Best Drum Pad for Beginners: Your Key to Becoming a Pro
Want to learn how to play drums or master your skills to perfection? I’ve tested and reviewed training pads with which you can practice anywhere and anytime. Double-Sided Pad by Movement Drum Co. proved to be the best drum pad for beginners thanks to its versatility. The set includes three interchangeable 12-inch surfaces that simulate different drums. As it is fully rimmed, you can practice rim clicks and shots.
However, this model is not only good for aspiring musicians. Even experienced drummers need to practice and master their hits systematically while maintaining proper hand placement. I can list this model’s advantages almost endlessly, but it still has a couple of disadvantages. First, it is slightly heavier than its competitors. Second, the price is a bit higher. Although the pad is more expensive than some popular models, I find the cost quite reasonable.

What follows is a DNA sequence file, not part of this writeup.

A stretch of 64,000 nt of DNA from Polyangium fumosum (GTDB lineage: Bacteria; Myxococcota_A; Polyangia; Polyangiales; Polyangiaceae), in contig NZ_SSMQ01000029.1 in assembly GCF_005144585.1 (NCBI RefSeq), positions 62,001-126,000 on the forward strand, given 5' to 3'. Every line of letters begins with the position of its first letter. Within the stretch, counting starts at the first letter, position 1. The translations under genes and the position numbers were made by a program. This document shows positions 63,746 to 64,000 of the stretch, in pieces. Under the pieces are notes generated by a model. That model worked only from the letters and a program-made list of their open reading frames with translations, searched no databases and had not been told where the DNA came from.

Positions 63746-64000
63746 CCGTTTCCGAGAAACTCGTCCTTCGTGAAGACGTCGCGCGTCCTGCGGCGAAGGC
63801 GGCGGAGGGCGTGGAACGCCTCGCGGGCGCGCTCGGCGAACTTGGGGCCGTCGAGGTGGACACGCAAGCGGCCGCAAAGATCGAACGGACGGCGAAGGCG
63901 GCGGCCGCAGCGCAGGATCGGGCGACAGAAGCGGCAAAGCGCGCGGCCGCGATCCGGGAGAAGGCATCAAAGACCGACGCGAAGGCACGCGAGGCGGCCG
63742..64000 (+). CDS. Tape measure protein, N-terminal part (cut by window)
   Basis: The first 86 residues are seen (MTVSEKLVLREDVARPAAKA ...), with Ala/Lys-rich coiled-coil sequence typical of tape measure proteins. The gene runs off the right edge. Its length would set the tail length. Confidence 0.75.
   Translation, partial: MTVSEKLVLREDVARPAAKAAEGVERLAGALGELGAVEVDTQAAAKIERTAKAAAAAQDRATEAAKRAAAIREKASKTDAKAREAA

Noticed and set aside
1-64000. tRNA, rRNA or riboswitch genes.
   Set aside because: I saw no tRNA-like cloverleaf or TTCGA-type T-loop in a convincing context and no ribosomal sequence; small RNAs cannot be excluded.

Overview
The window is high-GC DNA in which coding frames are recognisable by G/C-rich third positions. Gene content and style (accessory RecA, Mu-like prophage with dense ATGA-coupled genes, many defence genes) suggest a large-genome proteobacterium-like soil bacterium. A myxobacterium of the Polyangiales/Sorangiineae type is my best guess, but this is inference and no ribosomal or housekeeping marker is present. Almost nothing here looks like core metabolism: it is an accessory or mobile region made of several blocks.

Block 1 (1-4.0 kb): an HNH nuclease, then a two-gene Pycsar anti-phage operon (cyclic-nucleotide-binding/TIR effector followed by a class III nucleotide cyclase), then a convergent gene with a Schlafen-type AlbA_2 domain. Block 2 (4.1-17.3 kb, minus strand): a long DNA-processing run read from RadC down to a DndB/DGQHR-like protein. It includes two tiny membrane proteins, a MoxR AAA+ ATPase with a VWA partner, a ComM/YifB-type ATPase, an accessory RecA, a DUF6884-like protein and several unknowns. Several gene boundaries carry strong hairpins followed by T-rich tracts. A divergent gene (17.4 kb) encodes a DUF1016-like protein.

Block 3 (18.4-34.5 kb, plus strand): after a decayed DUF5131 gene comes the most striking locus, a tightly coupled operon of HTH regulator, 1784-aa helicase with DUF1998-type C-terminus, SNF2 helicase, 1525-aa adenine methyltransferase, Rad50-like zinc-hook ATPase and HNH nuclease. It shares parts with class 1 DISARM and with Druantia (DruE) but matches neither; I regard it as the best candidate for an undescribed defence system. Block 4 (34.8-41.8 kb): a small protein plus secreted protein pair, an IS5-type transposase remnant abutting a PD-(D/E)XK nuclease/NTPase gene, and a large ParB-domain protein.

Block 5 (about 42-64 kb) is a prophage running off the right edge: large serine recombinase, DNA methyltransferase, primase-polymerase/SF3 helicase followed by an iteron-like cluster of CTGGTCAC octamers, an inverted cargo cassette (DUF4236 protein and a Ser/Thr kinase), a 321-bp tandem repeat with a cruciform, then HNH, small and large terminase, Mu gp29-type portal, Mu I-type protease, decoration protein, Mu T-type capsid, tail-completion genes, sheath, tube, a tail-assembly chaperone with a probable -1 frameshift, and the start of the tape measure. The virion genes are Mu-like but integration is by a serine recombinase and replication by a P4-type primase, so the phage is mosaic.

Of course, there are other great models on the market that novice drummers can use for their training. In my article, you will find an overview of 7 top-rated pads, plus a quick buyer’s guide and the answers to some popular questions.
7 Best Drum Pads for Beginners Reviewed
Practice pads are compact and lightweight, making them easy to transport. Thanks to them, you can train hits wherever you are. Plus, they’re much quieter than a full-fledged drum kit, so you will neither disturb others nor violate noise restrictions.
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1. Best Beginner Drum Practice Pad Overall: Movement Drum Co. Pad
I find this model ideal for beginner drummers as the pad comes with three different coatings. It allows you to practice shots on various surfaces, get used to the feel, and be ready to work with any drum. Besides, they give different bounce and sound effects: quiet, standard, and above average. As this pad is fully rimmed, you can practice rimshots, and the frame makes it more durable.
This instrument does not come with a stand, so you will have to purchase it separately if necessary. The product is somewhat heavier than its main competitors at 4.24 pounds.
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At the same time, the pad is made of superior materials and has a solid construction so that it will withstand frequent transportation without sacrificing sound quality.
- Three surfaces included;
- A bit expensive.
2. Vertisale Beginner Drum Pad: Evans Realfeel Pad